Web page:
Sen. Sherrod Brown (D-Ohio) didn’t hesitate.
“I’m going,” he said of Friday’s inaugural ceremonies for President-elect Donald Trump.
“I want to be there,” Brown said. His presence would “remind” Trump and other Republicans of the fights ahead on banking, civil rights and other issues on which there is a deep divide with Democrats.
“I will be there as well,” Sen. Elizabeth Warren (D-Mass.) chimed in during a conference call Tuesday about the potential for Trump to dismantle the Consumer Financial Protection Bureau.
Those views, from two Democrats considered for the 2016 vice-presidential nod, have been echoed by other leading Senate liberals. Over the weekend, Sens. Cory Booker (D-N.J.) and Bernie Sanders (I-Vt.) also pledged to attend Trump’s inauguration while vowing to keep up the fight against his policies in the Capitol.
So far, not a single Senate Democrat has joined nearly 60 House Democrats, almost a third of their entire caucus, who have vowed to boycott Trump’s swearing-in. Those House Democrats have pledged solidarity with Democratic Rep. John Lewis (Ga.), who prompted a Twitter war with Trump over the weekend after declaring that Trump will not be a “legitimate president” in part because of Russian interference in the 2016 campaign.
Lewis’s declaration became a galvanizing call on the left, for whom the civil rights icon has always been a hero. Liberal activists vaulted Lewis’s autobiography up the charts of online book merchants. They jeered Trump. They cheered for the boycott.
But none of it has translated into similar action at the other end of the Capitol.
Senate Democrats represent far broader numbers of people and have to be respectable and responsive to, in most cases, millions of their constituents who voted for Trump. And 25 of them are up for reelection in 2018. “So there are 25 senators who probably think it’s risky,” said Rep. John Yarmuth (D-Ky.), who will join Lewis’s boycott.
Brown plans to be a loud voice opposing Trump’s efforts to dismantle key portions of the Dodd-Frank law regulating Wall Street — but he also hails from Ohio, where Trump routed Democrat Hillary Clinton in the largest victory in the Buckeye State since 1988. Brown will need to win over voters who cast ballots for Trump to win reelection.
The issue is trickier for Senate Democrats with clearer national ambitions. Last week, Booker sat next to Lewis as both testified against Sen. Jeff Sessions’s nomination to be attorney general, citing the Alabama Republican’s record on civil rights issues. Senate colleagues accused Booker of launching his 2020 presidential campaign.
Yet he won’t be at Lewis’s side on Friday; he will be on the Capitol terrace not far from President Obama and Trump.
“I respect everybody’s choice in this,” Booker told reporters in New Jersey. “My personal feeling is this is the peaceful transition of power.”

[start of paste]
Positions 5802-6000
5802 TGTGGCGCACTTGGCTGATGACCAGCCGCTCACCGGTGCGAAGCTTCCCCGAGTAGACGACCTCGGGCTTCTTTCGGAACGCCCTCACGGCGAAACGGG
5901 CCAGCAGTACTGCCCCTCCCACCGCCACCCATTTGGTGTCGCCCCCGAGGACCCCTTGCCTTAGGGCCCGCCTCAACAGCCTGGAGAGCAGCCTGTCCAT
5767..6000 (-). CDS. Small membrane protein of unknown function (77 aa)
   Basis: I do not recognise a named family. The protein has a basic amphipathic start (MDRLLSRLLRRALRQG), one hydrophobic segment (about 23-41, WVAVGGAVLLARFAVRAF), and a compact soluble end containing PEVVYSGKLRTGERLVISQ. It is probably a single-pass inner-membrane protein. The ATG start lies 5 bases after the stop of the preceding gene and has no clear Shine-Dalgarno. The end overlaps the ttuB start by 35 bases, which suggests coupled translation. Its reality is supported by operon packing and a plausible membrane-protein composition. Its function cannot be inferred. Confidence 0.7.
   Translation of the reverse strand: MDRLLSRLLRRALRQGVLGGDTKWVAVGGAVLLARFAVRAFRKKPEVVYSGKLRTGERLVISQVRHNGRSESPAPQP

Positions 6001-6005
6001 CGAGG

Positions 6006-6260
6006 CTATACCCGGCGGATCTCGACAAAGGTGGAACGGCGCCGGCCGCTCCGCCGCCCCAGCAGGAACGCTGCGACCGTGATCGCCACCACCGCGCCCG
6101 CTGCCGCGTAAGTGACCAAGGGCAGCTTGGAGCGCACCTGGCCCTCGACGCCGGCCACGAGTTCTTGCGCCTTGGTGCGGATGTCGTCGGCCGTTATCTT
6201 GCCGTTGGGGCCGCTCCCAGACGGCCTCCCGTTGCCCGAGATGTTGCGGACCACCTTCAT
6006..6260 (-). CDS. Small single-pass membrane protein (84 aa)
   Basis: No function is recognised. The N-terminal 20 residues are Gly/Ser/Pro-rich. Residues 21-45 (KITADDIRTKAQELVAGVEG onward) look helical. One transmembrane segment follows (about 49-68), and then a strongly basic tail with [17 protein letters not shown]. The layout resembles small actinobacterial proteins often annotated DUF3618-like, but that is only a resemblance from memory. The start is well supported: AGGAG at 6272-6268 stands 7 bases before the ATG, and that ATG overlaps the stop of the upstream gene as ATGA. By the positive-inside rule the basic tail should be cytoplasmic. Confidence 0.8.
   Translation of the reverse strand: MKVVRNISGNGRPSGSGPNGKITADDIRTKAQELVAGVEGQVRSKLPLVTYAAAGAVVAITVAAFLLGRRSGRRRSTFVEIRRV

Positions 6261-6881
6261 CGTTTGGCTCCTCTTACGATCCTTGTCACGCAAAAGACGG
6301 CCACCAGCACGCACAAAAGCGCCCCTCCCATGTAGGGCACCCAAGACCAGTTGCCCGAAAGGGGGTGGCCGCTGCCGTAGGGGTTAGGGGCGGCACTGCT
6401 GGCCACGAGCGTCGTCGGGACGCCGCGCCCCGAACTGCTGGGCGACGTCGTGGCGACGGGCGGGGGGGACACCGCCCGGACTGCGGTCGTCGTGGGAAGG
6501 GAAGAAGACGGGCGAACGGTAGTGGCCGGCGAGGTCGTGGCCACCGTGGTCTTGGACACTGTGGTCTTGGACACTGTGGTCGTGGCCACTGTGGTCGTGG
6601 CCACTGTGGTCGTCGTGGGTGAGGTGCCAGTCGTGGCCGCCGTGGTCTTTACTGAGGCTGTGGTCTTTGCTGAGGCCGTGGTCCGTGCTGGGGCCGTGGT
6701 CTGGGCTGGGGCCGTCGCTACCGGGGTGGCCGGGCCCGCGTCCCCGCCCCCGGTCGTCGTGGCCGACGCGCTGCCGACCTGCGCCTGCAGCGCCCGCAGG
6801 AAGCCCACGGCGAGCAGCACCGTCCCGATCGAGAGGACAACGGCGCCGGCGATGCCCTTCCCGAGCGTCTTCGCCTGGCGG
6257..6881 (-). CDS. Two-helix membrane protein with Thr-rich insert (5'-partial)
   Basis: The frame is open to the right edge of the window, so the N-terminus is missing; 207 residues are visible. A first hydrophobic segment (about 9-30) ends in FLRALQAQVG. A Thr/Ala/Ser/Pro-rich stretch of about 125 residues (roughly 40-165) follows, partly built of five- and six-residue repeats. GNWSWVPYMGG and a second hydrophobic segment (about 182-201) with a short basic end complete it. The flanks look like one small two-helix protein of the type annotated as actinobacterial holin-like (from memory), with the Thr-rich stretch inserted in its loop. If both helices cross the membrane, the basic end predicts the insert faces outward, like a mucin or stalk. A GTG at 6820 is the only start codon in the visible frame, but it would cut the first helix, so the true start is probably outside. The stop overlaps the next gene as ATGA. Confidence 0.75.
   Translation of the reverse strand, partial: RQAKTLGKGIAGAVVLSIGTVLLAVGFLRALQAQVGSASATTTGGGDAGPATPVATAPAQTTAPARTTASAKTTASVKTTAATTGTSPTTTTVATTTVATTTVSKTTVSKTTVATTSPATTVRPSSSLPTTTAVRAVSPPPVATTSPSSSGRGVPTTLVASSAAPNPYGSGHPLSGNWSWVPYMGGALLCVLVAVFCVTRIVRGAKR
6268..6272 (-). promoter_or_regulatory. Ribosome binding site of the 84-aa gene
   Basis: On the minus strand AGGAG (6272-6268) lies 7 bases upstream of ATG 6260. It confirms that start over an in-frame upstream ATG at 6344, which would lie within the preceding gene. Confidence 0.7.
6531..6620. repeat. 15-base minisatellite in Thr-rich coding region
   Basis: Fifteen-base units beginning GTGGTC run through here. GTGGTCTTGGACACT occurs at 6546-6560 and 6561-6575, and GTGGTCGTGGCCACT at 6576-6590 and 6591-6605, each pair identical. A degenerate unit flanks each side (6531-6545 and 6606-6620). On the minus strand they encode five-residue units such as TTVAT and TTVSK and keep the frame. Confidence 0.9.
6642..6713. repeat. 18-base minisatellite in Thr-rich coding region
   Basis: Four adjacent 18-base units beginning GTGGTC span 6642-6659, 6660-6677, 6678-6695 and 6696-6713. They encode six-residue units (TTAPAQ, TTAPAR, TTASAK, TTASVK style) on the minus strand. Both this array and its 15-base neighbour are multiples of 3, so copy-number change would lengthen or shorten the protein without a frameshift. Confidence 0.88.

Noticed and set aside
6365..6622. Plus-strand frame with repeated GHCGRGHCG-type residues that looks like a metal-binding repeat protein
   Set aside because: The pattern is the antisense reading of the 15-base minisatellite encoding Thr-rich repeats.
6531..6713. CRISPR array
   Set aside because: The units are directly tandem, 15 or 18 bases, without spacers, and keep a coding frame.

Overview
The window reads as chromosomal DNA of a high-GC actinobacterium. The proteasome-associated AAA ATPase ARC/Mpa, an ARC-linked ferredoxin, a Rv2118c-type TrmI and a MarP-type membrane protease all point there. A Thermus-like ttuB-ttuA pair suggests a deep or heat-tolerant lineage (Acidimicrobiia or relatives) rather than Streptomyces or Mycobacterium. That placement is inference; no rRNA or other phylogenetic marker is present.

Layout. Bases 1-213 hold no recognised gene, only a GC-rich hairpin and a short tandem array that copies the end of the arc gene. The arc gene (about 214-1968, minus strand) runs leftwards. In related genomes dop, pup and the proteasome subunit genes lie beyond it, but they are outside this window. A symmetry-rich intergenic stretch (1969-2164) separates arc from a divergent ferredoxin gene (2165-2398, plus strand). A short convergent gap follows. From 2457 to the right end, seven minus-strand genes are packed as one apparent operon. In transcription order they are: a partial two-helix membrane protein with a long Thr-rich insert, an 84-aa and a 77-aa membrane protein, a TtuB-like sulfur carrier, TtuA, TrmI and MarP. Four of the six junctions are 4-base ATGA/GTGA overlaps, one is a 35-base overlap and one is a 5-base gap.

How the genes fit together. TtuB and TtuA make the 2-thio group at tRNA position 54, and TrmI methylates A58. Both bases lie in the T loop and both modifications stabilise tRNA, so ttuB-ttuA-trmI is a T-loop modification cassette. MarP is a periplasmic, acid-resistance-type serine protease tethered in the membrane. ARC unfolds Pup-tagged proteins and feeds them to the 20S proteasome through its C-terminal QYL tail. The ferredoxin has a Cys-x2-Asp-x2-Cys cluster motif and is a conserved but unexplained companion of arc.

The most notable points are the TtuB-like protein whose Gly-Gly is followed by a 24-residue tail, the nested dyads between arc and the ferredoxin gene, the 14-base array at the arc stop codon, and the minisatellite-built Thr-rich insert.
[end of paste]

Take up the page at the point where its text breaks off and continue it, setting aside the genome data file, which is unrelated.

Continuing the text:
Warren’s most extensive public comments came with members of the Boston press corps after an event honoring Martin Luther King Jr.’s birthday. She reiterated her plan to attend the inaugural but ducked the issue whether Trump was a “legitimate president.”
“What I agree with is that John Lewis is a man who has earned the right to have his view of Donald Trump’s presidency and legitimacy,” she said.
House Democrats have joined Lewis for a variety reasons. Yarmuth said Trump was “legally elected” and would be a legitimate president, but he could not support Trump’s behavior before and after the election.
“You have to show respect for the office,” he said.
It’s not the first time this month that Senate Democrats have disappointed their more activist House colleagues.
Just two weeks ago, during the official tally of the electoral college, House Democrats repeatedly lodged complaints regarding Russian interference, voter access to polling places and other allegations.
But no senator joined the protest; as a result, the objection could not even be considered under the complex rules of the electoral college. “It’s over,” said Vice President Biden, who presided at the event.
Lewis took the attack on Trump to a higher level during an interview taped Friday with NBC’s “Meet the Press.”
“The Russians participated in helping this man get elected. And they helped destroy the candidacy of Hillary Clinton. I don’t plan to attend the inauguration,” Lewis told host Chuck Todd.
Lewis, an original Freedom Rider who was beaten and arrested during civil rights protests in the 1960s, has long been considered a moral compass for House Democrats, if not the entire chamber.
When Democrats faced thousands of protesters over the Affordable Care Act in 2010, they put Lewis at the front of their line, a gavel in hand, and marched from an office building into the Capitol for the final hours of debate.
Last summer, as House Speaker Paul D. Ryan (R-Wis.) held off on debate over gun legislation, Lewis became the emotional leader of an overnight sit-in that still angers Republicans.
The response didn’t slow him down.
Todd asked Lewis whether Democrats should work with Trump on any issue. “Well, it’s going to be very hard and very difficult,” he said. “Almost impossible for me to work with him.”